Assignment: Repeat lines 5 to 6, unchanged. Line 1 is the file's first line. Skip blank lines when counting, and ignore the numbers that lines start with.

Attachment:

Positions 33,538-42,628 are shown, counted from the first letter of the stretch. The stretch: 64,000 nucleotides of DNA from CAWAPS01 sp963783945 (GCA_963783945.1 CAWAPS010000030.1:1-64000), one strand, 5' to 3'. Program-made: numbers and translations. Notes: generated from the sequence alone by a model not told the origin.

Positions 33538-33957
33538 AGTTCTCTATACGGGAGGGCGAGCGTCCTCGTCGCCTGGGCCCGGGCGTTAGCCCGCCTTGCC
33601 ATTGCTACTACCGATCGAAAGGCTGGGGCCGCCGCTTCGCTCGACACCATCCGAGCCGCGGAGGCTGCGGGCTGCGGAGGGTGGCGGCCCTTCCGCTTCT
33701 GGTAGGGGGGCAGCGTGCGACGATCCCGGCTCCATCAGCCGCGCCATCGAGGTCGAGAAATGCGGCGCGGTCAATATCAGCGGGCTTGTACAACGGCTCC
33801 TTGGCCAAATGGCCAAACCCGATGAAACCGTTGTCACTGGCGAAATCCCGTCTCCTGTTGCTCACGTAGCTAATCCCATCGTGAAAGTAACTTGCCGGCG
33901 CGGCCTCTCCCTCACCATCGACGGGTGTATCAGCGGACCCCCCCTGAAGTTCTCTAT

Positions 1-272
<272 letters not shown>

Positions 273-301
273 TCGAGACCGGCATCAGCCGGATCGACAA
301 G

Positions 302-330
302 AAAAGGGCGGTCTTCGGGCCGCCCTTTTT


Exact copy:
33701 GGTAGGGGGGCAGCGTGCGACGATCCCGGCTCCATCAGCCGCGCCATCGAGGTCGAGAAATGCGGCGCGGTCAATATCAGCGGGCTTGTACAACGGCTCC
33801 TTGGCCAAATGGCCAAACCCGATGAAACCGTTGTCACTGGCGAAATCCCGTCTCCTGTTGCTCACGTAGCTAATCCCATCGTGAAAGTAACTTGCCGGCG